Since prepay aggregates or combines all of a customer’s future micropayment purchases into one large sum that’s paid upfront, it makes the transaction costs and processing fees worth the expense. Using physical gift cards to make micropayments also enables consumers to buy from brick-and-mortar stores and not just online. And since this virtual or cryptocurrency  can often only be redeemed at a certain provider, customers have more incentive to return to that business.


With post-pay, consumers pay after they’ve made a certain number of micropayments. Merchants keep track of a consumer’s transactions and then bill them all in a single amount. Consumers that take a subscription approach to this model may be billed a standard amount at the end of each month in exchange for unlimited access to digital items and services from that provider.

Post-pay enjoys the advantages of both pay-as-you-go and prepay. Like pay-as-you-go, post-pay encourages impulse buying from customers. And since customers pay for all of their micropayments in one large amount, the transaction fees are more manageable.

However, merchants still need a micropayment system that tracks all of a customer’s micropayments and combines them in order to manage transaction fees. Some customers may also not make a lot of micropayments in a month, making transaction costs a problem.

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Examples of Micropayments

If you’ve ever downloaded a song from Amazon or purchased a low cost eBook, then you’ve made a micropayment. Leaving tips via online delivery apps like DoorDash is another form of micropayment. Streaming platforms generate revenue not only by getting subscribers to pay an access fee but also by allowing them to purchase movies on demand through micropayments.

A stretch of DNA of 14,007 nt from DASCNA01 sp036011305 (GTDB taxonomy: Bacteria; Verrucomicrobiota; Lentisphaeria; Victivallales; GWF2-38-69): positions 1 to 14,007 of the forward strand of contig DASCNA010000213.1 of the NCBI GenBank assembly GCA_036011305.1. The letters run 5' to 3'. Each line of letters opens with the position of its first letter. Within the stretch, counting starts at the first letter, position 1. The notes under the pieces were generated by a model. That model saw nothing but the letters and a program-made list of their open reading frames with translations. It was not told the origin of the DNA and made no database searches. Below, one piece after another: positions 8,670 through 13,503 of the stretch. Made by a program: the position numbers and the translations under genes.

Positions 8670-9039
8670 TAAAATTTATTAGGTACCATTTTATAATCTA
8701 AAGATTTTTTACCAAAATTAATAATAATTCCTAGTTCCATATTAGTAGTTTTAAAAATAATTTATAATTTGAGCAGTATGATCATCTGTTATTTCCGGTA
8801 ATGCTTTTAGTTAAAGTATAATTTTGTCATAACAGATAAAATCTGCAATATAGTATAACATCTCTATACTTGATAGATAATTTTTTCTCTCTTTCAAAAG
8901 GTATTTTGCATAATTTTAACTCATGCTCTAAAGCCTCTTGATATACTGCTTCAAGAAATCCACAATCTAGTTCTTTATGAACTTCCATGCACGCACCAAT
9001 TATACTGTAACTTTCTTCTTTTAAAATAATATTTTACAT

However, micropayments can have several other use cases. For instance, if you create a new account with Venmo and link your bank accounts to this mobile payment service, Venmo will make a micropayment of under  $1 into your bank account and then make an equal withdrawal to verify ownership.

In addition, if you offer freelance services through websites like Fiverr or Upwork where clients only need to pay small amounts for temporary projects, these micropayments are stored in a digital wallet by Upwork or Fiverr (after they collect their fees) and then distributed to your account once the wallet collects enough micropayments to pay out.

Google Ads uses a similar method with bloggers and other content creators like YouTubers. These creators monetize their content on a Google platform and gradually accumulate income through ad views and clicks. Once these micropayments reach a certain threshold, such as $100, payment is issued to the content creator.

Why Do Businesses Want to Use Micropayments?